The WPATH Standards of Care criteria for genital surgery includes a requirement for 12 continuous months of hormone therapy, but if gender-affirming hormone therapy (GAHT, sometimes called HRT or hormone replacement therapy) isn’t medically safe or appropriate this doesn’t apply. The Standards of Care state that patients should be taking some form of hormone supplementation after orchiectomy—either estrogen or testosterone.
How much does bottom surgery cost?
There is no set price for bottom surgery. Each procedure is different and each surgeon may charge a different amount. Vaginoplasty (one-stage with penile inversion, clitoroplasty, and labiaplasty) can cost $25,000 or more, plus the cost of anesthesia and a hospital stay. Phalloplasty (including scrotoplasty, testicular implants, glansplasty, and transposition of the clitoris) can cost $25,000 or more, plus the cost of anesthesia and a hospital stay.
Anesthesia and in-patient nursing care are essential to complete and recover from bottom surgery. These support services can cost $2,000 for anesthesia and $4,000 or more for overnights in the hospital. Some people use insurance to pay some or all of their surgery costs. Others crowdfund, pay out of pocket, or rely on gender-affirming grants.
How can I get bottom surgery covered by insurance?
Every insurance plan is different, so check your plan’s coverage for gender-affirming surgery. You may also need to work with a primary care doctor, get a letter of support for the procedure you want, and find a surgeon who knows how to perform bottom surgery.
How long after bottom surgery will I feel normal?
Many people say they feel intense gender euphoria when they wake up from surgery. Even before the bandages come off, they feel happy in a completely new way. Most people experience pain and discomfort for the first few days after surgery, but can get back on their feet within two weeks. Everyone’s experience is different—so don’t rush yourself.
Does bottom surgery hurt?
Bottom surgery is performed under anesthesia, so you will be unconscious during the procedure. The recovery period can be uncomfortable and even painful for some people. Your doctor will offer you medications to manage your pain. Some people say that the drains, tape or bandages, and general soreness are more painful than the incisions themselves. While the healing period can be long, most people who undergo bottom surgery say that feeling at home in their bodies makes the discomfort worth it.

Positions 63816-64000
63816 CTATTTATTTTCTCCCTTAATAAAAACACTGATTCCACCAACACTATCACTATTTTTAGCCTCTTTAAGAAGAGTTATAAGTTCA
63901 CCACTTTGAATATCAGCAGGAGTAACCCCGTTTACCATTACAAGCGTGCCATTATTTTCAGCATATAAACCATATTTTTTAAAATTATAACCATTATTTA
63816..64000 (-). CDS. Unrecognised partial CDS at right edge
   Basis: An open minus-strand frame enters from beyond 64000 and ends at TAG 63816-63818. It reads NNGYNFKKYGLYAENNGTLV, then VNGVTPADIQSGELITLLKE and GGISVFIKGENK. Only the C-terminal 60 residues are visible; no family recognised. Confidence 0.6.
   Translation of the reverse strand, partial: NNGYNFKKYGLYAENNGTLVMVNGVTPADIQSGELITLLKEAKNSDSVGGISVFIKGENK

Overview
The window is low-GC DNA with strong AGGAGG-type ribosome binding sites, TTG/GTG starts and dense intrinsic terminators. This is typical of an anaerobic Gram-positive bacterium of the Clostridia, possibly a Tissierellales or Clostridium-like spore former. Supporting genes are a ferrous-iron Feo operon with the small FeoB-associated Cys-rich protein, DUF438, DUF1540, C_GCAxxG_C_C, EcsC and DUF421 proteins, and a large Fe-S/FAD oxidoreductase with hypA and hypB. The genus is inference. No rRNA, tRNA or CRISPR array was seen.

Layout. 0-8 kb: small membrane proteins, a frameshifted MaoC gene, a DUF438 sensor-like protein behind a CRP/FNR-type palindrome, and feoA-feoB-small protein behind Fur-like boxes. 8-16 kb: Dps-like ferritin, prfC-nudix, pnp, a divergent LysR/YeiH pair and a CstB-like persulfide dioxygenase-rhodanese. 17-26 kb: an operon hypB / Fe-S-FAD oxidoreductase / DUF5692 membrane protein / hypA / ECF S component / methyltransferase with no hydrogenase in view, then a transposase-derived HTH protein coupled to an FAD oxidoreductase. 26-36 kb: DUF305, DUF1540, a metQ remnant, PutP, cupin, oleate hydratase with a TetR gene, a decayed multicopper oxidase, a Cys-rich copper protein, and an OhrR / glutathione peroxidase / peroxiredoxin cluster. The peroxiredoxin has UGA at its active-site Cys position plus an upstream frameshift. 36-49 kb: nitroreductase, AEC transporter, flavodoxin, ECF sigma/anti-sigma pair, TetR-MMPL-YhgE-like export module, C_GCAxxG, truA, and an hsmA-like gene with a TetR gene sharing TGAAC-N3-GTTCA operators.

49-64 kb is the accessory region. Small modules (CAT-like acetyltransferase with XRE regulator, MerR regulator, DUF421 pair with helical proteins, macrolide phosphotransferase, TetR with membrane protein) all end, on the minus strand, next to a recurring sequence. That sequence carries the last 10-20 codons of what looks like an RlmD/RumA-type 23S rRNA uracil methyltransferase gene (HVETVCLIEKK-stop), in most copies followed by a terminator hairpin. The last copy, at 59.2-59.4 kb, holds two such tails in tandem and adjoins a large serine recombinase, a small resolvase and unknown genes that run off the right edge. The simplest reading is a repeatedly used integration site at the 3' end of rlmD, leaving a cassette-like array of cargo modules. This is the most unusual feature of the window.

When can I start having sex after bottom surgery?
It depends on the type of sex! You can give oral sex, engage in mutual masturbation, and offer sensual touch any time you and your partner want to connect. Cuddling, kissing, and other forms of sex that don’t directly involve your private parts may be best until you’re cleared by your doctor and in the mood, too.
You will need to abstain from being touched, including oral sex and using toys, until your doctor says it’s safe. Genital healing takes months, and your nerve endings will need time to recover from your procedure. Additionally, you may need to wait for your vagina, urethra, urinary tract, abdomen, and perianal area to heal after surgery. These sensations can be painful at times and lessen your interest in sex.
For penetrative sex, including vaginal and oral sex, follow your surgeon’s guidelines. It may take some practice and patience to get used to your body’s new sensations—but you’ll find your groove.
Do I need to take hormones after bottom surgery?
While not all types of bottom surgery remove the sex organs, some do:
Hysterectomy, removal of the uterus
Salpingo-oophorectomy, removal of one (unilateral) or both (bilateral) ovaries and fallopian tubes. Some people opt to have this procedure at the same time as a hysterectomy, or else as its own surgery.
Orchiectomy, removal of the testicles
Because these types of procedures remove the sex organs, they are called “gonadectomy” surgeries. Having a gonadectomy will change the amount of hormones someone’s body naturally makes. For example, after an orchiectomy, the body will stop producing testosterone.
The WPATH Standards of Care recommend that someone who wants to remove their sex organs take GAHT for one year (12 continuous months) as appropriate to their transition goals, unless hormones are not clinically indicated for the individual. This is to introduce a period of reversible estrogen or testosterone suppression, before the irreversible surgical procedure.
The WPATH Standards of Care also state that patients should be taking some form of hormone supplementation after gonadectomy. If someone gets an orchiectomy or hysterectomy (with or without salpingo-oophorectomy), they are recommended to take either estrogen or testosterone GAHT—whatever is appropriate for their gender identity and transition goals.
Gonadectomy takes away reproductive function (but won’t affect your ability to have and enjoy sex.) If you’re considered a procedure of this type, take some time to think about fertility preservation or family planning.